MADIGAN ANNOUNCES ILLINOIS RECALL OF VINYL
Chicago –Attorney General Lisa Madigan announced today the voluntary recall of three styles of Baby Connection baby bibs sold exclusively at Wal-Mart stores because they contain levels of lead in the vinyl that exceed the Illinois standard for lead in children’s products. The Attorney General has obtained a voluntary recall agreement with Wal-Mart and the bibs’ supplier. The product has been removed from Wal-Mart store shelves and arrangements to reimburse customers or offer a replacement for the bibs are in place.
“Illinois families have a right to know the products they use around their youngest family members are safe,” said Attorney General Madigan. “There is no place on Illinois store shelves for any lead-laced products – especially those that come into contact with our babies.”
Recalled bibs feature a vinyl front with a cloth backing or a cloth front with vinyl backing and come in a variety of colorful designs including some with Sesame Street characters. The recalled bibs were sold from June 2004 to March 29, 2007 at Wal-Mart stores throughout Illinois ranging in price from $2 to $7 and typically sold in packs of two or seven. Many of the bibs have a tag sewn into the lining that contains the UPC number. UPC numbers affected by this recall are: #1468102732, #1468152705 and #1468151077.
Madigan recommends, out of an exercise of caution, that parents stop using these bibs to prevent unnecessary cumulative exposure to lead. Consumers can return bibs to Wal-Mart for a full refund or may call 1-877-373-3812 to receive a comparable replacement bib from the supplier,. Consumers do not need to provide a receipt to receive a refund or replacement bib. If consumers wish to receive additional information from Wal-Mart regarding the refund they can call Wal-Mart’s toll free hotline at 1-800-925-6278.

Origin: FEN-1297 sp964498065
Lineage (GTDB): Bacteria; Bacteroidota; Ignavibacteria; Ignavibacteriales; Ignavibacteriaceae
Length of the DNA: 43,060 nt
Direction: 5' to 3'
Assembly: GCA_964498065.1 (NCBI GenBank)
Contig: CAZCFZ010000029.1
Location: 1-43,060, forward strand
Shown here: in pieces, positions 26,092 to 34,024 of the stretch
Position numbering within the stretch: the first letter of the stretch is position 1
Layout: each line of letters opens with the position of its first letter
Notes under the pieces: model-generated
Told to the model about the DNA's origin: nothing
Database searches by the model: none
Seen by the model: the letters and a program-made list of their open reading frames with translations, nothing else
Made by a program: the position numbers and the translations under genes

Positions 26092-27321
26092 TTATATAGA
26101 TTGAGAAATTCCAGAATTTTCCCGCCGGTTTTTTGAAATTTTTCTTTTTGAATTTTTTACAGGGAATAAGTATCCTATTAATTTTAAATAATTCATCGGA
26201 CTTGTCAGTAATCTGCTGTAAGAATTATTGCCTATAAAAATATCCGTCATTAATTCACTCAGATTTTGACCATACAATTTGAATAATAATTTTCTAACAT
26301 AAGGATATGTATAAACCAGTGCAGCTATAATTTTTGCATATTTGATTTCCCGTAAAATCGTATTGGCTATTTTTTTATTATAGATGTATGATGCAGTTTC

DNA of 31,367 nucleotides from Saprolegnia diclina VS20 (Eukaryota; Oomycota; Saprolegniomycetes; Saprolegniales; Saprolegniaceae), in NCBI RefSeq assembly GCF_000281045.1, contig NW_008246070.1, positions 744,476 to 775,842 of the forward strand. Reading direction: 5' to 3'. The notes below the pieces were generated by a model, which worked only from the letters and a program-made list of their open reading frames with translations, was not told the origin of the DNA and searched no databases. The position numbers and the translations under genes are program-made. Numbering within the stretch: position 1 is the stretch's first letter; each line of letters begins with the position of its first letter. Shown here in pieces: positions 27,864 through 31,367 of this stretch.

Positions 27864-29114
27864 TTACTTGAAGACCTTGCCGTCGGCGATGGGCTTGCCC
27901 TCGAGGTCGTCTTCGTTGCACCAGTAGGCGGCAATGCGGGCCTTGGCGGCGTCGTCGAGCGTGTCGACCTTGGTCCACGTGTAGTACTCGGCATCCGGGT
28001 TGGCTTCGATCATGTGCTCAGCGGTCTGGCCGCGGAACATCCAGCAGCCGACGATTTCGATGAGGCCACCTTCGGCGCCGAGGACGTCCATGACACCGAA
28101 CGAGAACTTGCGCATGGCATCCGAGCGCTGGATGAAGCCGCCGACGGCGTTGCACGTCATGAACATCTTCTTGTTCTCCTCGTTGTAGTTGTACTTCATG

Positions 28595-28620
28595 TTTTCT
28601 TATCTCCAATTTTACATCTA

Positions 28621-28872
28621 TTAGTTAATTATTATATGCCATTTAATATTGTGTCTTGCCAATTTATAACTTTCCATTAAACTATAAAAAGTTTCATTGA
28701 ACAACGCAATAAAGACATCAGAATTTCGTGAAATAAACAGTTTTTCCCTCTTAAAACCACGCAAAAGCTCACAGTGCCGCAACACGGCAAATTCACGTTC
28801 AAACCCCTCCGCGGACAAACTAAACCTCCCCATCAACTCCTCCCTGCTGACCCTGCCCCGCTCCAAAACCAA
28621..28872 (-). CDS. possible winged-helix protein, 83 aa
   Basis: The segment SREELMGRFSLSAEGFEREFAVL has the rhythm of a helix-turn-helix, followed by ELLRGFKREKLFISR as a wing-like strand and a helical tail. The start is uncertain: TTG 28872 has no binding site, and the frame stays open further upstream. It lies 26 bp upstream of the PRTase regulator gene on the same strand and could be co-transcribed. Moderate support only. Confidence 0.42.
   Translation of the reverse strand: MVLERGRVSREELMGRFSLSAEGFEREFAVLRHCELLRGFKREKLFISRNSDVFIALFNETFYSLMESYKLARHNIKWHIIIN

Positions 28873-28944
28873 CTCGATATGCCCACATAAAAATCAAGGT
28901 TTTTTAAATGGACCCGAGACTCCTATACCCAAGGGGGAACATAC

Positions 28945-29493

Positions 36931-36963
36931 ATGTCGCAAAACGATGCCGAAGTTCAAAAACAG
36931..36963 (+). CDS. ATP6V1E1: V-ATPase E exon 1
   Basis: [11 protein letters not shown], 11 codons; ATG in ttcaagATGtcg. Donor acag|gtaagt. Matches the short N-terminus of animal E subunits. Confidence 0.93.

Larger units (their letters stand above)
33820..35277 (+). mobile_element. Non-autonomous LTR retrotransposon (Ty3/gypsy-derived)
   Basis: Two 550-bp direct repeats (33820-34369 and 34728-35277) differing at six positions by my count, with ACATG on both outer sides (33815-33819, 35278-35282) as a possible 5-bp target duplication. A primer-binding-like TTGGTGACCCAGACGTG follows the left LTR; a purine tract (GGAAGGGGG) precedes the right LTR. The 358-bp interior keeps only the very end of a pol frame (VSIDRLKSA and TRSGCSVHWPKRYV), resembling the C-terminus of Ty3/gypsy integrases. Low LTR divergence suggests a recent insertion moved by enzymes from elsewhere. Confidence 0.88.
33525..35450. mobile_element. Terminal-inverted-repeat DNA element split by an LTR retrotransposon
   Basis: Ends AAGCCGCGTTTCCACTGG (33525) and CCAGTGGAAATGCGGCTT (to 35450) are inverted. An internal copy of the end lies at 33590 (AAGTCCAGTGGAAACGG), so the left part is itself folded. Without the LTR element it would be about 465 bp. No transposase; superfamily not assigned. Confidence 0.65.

As a result of the voluntary recall announced today, the Consumer Product Safety Commission issued a simultaneous alert today to assist in bringing this issue to the public’s attention. The Illinois Attorney General’s Office commends the Consumer Product Safety Commission for issuing a simultaneous alert today and for bringing this issue to the public’s attention.
The Illinois Attorney General’s Office and the Chicago Department of Public Health, in conjunction with the New York Attorney General’s Office, began investigating after the Center for Environmental Health, a California consumer advocacy group, informed the Attorney General’s Office of allegations that lead existed in the bibs. Madigan’s office purchased and the Chicago Department of Public Health tested various styles of Baby Connection vinyl bibs obtained from several Wal-Mart stores throughout Illinois. Three styles tested positive for total lead in excess of 600 parts per million, the Illinois standard for lead in children’s products.
As part of her efforts to protect Illinois children from the dangers of lead exposure, Madigan has obtained a commitment from Wal-Mart to seek industry-wide changes to reduce lead in children’s products. Wal-Mart has put plans in place to only provide and sell PVC-free baby bibs as soon as possible. In addition, Wal-Mart has committed to support an industry standard that would eliminate PVC from children’s products and establish a maximum safe lead level for children’s products. Madigan commends Wal-Mart on its cooperation in this matter and its efforts in recalling these bibs.
“No level of lead is safe for children,” said Anita Weinberg, chair, Lead Safe Illinois, housed at Loyola University ChildLaw Center. “Children encounter lead through a wide variety of ways—toys, peeling paint, and jewelry. These sources all add up and can lead to significant accumulation in a child’s body. This is the right decision for Illinois’ children.”
Polyvinyl chloride, also known as PVC or vinyl, is a soft plastic used in many consumer products. Lead is commonly used as an ingredient in vinyl to help keep the vinyl stable, softer and more durable.
According to the U.S. Department of Health and Human Services, Centers for Disease Control and Prevention, childhood lead poisoning is considered to be the most preventable environmental disease impacting young children. While children are most commonly exposed to lead from lead-based paints in older homes, other items such as tainted toys, food and water can be significant sources of lead exposure for children.
For more information on the effects of lead in children, please visit the Illinois Department of Public Health’s website at www.idph.state.il.us and the Chicago Department of Public Health’s website at www.cityofchicago.org or contact the Chicago Department of Public Health hotline for general lead concerns at 312-747-LEAD (5323).